LiveView: Control your Android with this wearable display [Review]

LiveView: Control your Android with this wearable display [Review]

The idea behind the Sony Ericsson LiveView is very interesting. It’s a tiny display (about the size of a wristwatch) that you can clip on or literally wear as a watch. With the display’s touchscreen, you can control various elements of your phone, as well as some 3rd-party applications built on the LiveView platform.

In theory, this is a very cool thing. In reality? It’s not quite ready for prime time yet. But, early adopters that I know you are, there’s a good chance that you’re still going to want this. As such, it’s my pleasure to tell you about it and what I’ve found.

The LiveView comes in a package with two bezels. One contains a clip that would be handy for a number of uses. The other bezel attaches to a cloth and Velcro watch band. Not the most stylish thing, but the idea is more for working out than for going out. There’s also a microUSB wall charger in the pack, and an instruction manual. Yes, you’re probably going to need it.

Firing up the LiveView for the first time, you’ll want to pair it with your phone as you would any other Bluetooth device. Once paired, it does a good job of maintaining connection, even after having gone out of range for a significant amount of time.

You’ll need the LiveView and LiveWare apps, at a minimum. LiveWare lets you manage the different devices that are available. LiveView allows you to connect/disconnect, customize your tiles and your notifications.

Once you’re set up, there are a few other apps that you’ll probably want to get. LiveView starts with some base apps, such as call display, an RSS reader, Calendar reminder and a phone finder (handy stuff, that phone finder…not that I lost my demo phone…)

Advanced functions of the LiveView depend heavily on what apps (known as plugins, within the display) that you decide to download. Want to get Gmail notifications? You can. Keep track of your running with your phone’s GPS? Yep, got that too. There are notifiers for Facebook, some cool watch faces and many more, all searchable thanks to the new Android Market via the web.

The question, of course, is will you use it? In some cases, it’s very handy. If your phone’s in your pocket or bag, looking at the display to see the most recent missed calls or texts is nice. Controlling your phone’s media player is handy too (and it works with at least some 3rd-party media players, such as Winamp). I had troubles, though, getting it to tell me when I had email with the Gmail plugin. Oh, and the phone dialer? Forget it. You really don’t want to scroll to each number to dial it.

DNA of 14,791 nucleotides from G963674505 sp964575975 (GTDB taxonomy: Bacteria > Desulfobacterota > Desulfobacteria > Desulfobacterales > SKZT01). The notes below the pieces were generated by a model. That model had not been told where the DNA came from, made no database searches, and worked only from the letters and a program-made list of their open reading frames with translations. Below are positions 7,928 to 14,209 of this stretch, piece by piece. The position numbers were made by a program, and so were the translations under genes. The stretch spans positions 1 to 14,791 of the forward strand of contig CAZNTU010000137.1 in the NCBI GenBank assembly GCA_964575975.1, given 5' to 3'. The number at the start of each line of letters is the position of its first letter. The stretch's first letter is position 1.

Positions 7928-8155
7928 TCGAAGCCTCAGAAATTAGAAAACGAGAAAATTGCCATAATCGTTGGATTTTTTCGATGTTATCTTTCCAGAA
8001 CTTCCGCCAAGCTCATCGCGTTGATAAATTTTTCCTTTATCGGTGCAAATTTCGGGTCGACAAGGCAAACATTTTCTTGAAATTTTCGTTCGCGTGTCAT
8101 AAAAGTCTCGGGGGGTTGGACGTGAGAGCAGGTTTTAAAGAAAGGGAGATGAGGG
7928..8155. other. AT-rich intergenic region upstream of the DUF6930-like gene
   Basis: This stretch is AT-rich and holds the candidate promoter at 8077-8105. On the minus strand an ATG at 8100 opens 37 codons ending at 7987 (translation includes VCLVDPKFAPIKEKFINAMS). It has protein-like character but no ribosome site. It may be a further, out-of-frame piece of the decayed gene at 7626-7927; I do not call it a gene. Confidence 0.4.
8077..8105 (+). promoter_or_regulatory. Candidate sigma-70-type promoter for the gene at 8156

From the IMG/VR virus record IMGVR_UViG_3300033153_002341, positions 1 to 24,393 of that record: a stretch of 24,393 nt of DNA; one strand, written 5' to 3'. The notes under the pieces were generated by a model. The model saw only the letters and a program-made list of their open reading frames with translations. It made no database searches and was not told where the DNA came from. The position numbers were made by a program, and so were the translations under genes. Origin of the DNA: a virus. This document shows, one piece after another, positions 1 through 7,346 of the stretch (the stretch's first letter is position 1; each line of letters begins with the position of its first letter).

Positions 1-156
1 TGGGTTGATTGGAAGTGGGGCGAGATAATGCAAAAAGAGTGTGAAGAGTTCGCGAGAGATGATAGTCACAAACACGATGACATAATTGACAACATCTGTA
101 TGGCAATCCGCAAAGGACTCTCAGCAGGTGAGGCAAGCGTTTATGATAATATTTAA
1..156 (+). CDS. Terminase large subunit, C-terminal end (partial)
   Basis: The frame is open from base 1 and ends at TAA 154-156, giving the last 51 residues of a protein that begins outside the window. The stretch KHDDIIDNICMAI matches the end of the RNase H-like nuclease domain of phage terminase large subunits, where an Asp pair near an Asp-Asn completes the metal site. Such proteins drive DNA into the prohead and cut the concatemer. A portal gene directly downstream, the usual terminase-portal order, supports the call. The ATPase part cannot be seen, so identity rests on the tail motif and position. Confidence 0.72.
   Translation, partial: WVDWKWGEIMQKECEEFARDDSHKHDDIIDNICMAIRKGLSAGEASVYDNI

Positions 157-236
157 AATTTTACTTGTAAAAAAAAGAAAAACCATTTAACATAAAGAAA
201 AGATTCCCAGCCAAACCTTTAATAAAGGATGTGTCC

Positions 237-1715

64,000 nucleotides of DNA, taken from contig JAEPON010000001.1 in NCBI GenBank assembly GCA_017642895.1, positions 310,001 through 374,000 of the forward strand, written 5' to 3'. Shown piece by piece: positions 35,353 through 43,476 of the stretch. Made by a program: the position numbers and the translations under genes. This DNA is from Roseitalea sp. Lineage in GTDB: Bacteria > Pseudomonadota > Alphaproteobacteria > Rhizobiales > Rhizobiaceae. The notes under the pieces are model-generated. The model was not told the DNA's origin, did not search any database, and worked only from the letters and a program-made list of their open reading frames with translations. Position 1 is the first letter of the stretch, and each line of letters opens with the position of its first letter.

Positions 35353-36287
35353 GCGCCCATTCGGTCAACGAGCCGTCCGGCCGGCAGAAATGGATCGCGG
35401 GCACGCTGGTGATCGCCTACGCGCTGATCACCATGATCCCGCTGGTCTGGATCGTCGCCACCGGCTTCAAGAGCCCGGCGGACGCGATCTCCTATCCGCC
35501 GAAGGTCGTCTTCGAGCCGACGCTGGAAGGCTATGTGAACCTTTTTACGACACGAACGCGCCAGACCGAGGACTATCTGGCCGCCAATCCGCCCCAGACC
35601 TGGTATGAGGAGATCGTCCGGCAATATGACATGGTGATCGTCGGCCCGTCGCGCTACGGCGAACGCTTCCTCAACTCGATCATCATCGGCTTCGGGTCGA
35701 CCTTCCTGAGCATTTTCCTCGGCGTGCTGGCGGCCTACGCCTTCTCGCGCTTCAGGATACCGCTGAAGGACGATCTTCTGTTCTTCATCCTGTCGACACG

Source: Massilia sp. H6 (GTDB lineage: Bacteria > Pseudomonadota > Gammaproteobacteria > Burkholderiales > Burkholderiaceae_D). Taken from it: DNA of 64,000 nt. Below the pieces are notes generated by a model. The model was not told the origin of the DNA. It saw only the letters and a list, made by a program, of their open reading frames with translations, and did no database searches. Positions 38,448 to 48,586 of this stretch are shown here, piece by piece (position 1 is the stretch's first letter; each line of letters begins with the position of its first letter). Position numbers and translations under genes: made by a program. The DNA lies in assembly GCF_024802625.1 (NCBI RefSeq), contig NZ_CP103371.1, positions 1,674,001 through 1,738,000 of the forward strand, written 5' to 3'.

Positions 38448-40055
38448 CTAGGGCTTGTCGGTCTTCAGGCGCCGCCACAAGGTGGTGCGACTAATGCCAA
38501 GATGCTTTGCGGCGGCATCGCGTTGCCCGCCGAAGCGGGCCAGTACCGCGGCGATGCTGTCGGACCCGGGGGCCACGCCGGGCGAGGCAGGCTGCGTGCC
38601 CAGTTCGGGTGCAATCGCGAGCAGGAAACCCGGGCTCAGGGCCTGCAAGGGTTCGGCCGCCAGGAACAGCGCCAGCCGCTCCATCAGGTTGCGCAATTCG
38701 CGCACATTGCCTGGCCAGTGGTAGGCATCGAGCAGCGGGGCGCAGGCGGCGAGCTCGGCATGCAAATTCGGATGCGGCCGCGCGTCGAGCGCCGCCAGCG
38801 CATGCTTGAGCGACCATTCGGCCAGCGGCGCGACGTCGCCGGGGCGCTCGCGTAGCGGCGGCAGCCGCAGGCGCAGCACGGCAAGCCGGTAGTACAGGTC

In all fairness to Sony Ericcson, I’m not using a phone that’s recommended. While the website says that LiveView should function with any Android 2.x phone, it doesn’t specifically mention many that are outside of Sony’s own offerings. I’ll attribute the bugginess of some of the apps to my specific model being unsupported.

The parts that do work are really pretty handy. It doesn’t appear to like telling you about text messages received via Google Voice, but normal ones worked fine. Likewise, email sent to the Mail client on the phone worked without a hitch, but the Gmail function, as stated previously, didn’t.

Do you need it? Not a chance. Would you like to have it? Probably. There are apparently firmware updates, and reviews around the Internet seem to be of the mind that they will fix some of the inherent problems. The LiveView will run you around $80, from fine Internet retailers such as Amazon.

The overall score? I’ll give it 2.5/5. It’s about half the product that it really needs to be in order to justify the cost. Here’s hoping that the low score doesn’t keep us off of Sony Ericcson’s mailing list. I’m actually quite interested to see what the company comes up with, moving forward.

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